Iraqi national carrier Iraqi Airways has signed a firm order for five Bombardier CSeries CS300s and reserved options on another 11, Bombardier announced last month. The firm order came only two weeks after the parties announced a letter of intent at the Dubai Airshow. Bombardier places the value of the order at some $387 million based on list prices. If Iraqi Airways exercises all its options, the value would rise to $1.26 billion.
Expectations of a late-2013 surge in new airliner deals were handsomely surpassed at last month’s Dubai Airshow (November 17-21), with aircraft orders (including the engines that will power them) exceeding a record-breaking $200 billion mark, as of press time. But business aviation also put on a strong showing, accounting for roughly a third of the 150 or so aircraft occupying a packed static display at the biennial event’s new Dubai World Central (DWC) site. The impressive purpose-built show venue closely replicates the appearance of the long-standing site at Dubai International Airport.
A flurry of commercial announcements in the regional- and small-narrowbody aircraft sectors came across the wires last week, led by a firm order on Thursday for 10 Bombardier CSeries CS300s from Latvian carrier airBaltic. The deal, potentially worth $1.57 billion at list prices, included so-called purchase rights on 10 more of the airplanes and represented a conversion of a letter of intent signed at this year’s Farnborough International airshow.
Last week, the Iraqi Civil Aviation Authority (ICAA) dissolved an exclusive flight permit contract enjoyed by Palm Jet, following protests from the Middle East Business Aviation Association (MEBAA) that the agreement made operating business flights into Iraq prohibitively expensive.
Bombardier delivered a pair of CRJ900s into Iraqi Airways service in July following an Iraqi payment of security equal to the value of the aircraft to Kuwait Airways. The Canadian manufacturer has now delivered six of the 10 CRJ900s originally ordered by Iraq and, according to a Bombardier spokesman, continues to work toward delivering the remaining four.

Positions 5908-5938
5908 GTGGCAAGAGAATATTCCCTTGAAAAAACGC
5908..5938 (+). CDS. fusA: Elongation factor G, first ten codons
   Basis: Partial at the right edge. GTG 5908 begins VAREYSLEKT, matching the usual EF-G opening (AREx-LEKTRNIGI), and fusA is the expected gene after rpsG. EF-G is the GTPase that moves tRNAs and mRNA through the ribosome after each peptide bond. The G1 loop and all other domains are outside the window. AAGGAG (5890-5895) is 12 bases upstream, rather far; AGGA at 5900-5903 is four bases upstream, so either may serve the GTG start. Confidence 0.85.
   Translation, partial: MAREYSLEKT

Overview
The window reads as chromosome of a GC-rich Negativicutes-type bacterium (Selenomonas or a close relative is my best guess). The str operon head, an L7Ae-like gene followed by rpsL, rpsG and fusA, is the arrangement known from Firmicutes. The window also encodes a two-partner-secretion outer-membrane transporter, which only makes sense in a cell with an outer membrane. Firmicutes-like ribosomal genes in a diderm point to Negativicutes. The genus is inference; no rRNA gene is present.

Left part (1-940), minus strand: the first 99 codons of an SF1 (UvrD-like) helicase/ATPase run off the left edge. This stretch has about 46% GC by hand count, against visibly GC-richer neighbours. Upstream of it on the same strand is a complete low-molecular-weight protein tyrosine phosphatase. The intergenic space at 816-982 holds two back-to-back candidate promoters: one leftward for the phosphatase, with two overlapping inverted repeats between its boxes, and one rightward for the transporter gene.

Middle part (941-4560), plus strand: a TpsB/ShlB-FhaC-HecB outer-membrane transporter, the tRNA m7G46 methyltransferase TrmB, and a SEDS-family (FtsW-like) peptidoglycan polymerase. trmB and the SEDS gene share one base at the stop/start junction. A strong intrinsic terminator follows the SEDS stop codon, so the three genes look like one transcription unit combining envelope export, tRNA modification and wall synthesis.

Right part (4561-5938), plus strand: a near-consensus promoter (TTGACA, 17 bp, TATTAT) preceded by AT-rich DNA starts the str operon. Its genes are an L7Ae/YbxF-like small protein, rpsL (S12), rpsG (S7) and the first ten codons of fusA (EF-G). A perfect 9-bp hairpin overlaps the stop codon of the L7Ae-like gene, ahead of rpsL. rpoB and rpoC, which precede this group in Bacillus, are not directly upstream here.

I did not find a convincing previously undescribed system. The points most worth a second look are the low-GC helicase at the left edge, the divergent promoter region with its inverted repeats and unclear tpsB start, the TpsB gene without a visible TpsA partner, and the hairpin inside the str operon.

Bombardier delivered a pair of CRJ900s into Iraqi Airways service in July, following an Iraqi payment of security equal to the value of the aircraft to Kuwait Airways. The Canadian manufacturer has now delivered six of the 10 CRJ900s originally ordered by Iraq and, according to a Bombardier spokesman, continues to work toward delivering the remaining four.
The Court of Appeals of Quebec on January 11 summarily dismissed appeals by the state of Iraq and Iraqi Airways in the 20-year-old legal case brought by Kuwait Airways seeking damages for Iraq’s seizure of 10 airplanes and associated spares and records during its 1990 occupation of Kuwait. The case continues to prevent Bombardier from delivering the final six of an order for 10 CRJ900s placed by the government of Iraq in 2008.
The prospect of involuntarily bankruptcy is all too real for many airlines around the world. But the government of Iraq is poised to voluntarily take Iraqi Airways out of business as a way to avoid a 20-year-old legal dispute with Kuwait Airways.
The fortunes of Bombardier Aerospace’s regional jet business received a considerable boost last month when American Airlines announced the signing of a letter of intent covering the conversion of an option for 22 CRJ700s.
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